DAMIAN: As always, there’s so many references in the episode such as Fu Manchu, the Corman/Price cycle and Poe more generally, that we can’t possibly discuss them all, although I thought the nod to Lauren Bacall (Betty Perske/Persky) was particularly lovely because she was actually a theatre usher in real life wasn’t she?

RUSS: Exactly that.

An early photo of Betty

DAMIAN: It was wonderful to see Thursday in such a (rare) good mood reminiscing about the cinema of his childhood although I was less impressed with Endeavour’s response – is he only interested in watching Ingmar Bergman films and -much later in life- Last Tango in Paris?

RUSS: Colin didn’t really give us much of a steer on his cinematic interests.  But Endeavour’s recollection of Saturday Morning Pictures are mine. I’m not sure if it made the cut – but his invocation of Dante made Damien Timmer chuckle, which always pleases me.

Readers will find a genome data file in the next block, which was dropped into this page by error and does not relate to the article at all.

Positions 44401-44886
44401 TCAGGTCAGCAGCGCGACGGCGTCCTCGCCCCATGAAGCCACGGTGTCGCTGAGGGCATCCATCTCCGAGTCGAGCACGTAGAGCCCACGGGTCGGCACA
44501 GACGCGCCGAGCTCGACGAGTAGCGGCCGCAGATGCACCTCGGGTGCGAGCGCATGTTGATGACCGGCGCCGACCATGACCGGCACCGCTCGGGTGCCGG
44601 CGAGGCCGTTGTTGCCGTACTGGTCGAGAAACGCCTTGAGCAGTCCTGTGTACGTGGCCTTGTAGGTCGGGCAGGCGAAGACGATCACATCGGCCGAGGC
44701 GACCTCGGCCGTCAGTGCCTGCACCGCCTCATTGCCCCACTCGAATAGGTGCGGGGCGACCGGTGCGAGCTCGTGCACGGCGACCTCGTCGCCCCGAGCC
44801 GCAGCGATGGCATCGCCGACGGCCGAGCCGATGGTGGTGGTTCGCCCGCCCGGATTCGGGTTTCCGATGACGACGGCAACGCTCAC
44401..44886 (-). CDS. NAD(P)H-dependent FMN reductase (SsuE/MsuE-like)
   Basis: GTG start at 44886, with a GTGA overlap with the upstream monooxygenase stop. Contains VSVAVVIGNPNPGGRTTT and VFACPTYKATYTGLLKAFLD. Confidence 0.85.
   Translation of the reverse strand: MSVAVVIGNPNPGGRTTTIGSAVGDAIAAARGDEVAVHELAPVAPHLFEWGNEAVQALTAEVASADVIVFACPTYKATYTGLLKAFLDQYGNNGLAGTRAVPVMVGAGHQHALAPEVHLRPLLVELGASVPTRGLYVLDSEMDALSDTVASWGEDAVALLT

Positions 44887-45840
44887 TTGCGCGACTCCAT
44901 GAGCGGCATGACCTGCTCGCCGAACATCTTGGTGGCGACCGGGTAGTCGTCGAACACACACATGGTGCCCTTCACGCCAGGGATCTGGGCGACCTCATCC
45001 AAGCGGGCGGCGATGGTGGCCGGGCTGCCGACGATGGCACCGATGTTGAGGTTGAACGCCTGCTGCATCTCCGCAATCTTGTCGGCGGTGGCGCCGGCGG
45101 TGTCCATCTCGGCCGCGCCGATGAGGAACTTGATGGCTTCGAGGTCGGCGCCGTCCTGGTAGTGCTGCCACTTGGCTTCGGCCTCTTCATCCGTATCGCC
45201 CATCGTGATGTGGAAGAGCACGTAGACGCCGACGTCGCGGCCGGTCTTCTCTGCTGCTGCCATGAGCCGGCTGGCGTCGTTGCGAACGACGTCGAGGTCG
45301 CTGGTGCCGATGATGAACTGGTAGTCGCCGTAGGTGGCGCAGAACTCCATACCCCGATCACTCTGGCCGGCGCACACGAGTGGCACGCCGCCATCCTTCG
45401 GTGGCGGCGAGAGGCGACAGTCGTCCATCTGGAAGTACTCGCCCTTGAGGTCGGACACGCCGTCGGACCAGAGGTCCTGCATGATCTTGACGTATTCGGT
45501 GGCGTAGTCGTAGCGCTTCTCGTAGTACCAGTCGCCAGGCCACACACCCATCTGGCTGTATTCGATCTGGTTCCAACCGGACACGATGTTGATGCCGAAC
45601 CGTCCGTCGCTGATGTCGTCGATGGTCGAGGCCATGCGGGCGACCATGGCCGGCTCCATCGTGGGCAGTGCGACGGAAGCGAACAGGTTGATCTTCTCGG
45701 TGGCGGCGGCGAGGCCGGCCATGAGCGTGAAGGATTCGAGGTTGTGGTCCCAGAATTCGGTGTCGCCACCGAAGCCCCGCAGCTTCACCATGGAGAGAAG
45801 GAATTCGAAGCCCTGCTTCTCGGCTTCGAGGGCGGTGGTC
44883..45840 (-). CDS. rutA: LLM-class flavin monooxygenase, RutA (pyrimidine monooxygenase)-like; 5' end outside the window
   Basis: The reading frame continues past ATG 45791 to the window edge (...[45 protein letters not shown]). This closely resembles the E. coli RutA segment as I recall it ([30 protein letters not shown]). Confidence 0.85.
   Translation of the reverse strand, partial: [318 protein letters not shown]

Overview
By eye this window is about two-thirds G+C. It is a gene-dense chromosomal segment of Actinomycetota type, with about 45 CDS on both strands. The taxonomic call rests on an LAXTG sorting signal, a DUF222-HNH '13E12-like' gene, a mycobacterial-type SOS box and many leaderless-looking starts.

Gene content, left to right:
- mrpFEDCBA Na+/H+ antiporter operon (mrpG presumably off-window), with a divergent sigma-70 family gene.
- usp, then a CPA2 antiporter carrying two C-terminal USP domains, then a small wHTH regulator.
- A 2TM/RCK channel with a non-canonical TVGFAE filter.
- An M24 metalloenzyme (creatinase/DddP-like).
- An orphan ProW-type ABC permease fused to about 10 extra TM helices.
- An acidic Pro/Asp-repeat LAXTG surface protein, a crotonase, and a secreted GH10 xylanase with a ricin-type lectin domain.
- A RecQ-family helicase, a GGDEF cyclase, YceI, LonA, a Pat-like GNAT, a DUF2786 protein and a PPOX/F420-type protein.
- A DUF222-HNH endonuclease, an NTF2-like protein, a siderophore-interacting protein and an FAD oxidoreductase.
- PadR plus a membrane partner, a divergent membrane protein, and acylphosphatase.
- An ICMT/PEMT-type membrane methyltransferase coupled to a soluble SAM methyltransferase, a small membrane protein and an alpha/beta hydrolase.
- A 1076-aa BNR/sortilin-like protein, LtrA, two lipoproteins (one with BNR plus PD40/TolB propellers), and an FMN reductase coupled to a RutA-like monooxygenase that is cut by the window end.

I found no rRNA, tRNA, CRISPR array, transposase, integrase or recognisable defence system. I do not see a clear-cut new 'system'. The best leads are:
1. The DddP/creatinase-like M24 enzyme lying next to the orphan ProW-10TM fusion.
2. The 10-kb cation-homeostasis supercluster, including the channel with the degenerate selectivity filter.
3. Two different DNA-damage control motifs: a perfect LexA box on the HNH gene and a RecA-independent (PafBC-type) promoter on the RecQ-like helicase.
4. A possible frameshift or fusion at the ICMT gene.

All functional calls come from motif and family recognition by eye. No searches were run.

DAMIAN: Yes it did, something about all that screaming in the dark. However, for someone who consistently shows such a reverence in their writing for classic cinema, I’m somewhat surprised and confused by such negative recollections of Saturday Morning Pictures. I would have thought you would have more in common with Thursday than Endeavour in this regard?

RUSS:  Endeavour’s recollections are perhaps not unsurprisingly my recollection of the one and only trip I made to the Granada, St.John’s Hill for Saturday Morning Pictures. I can still hear the screaming.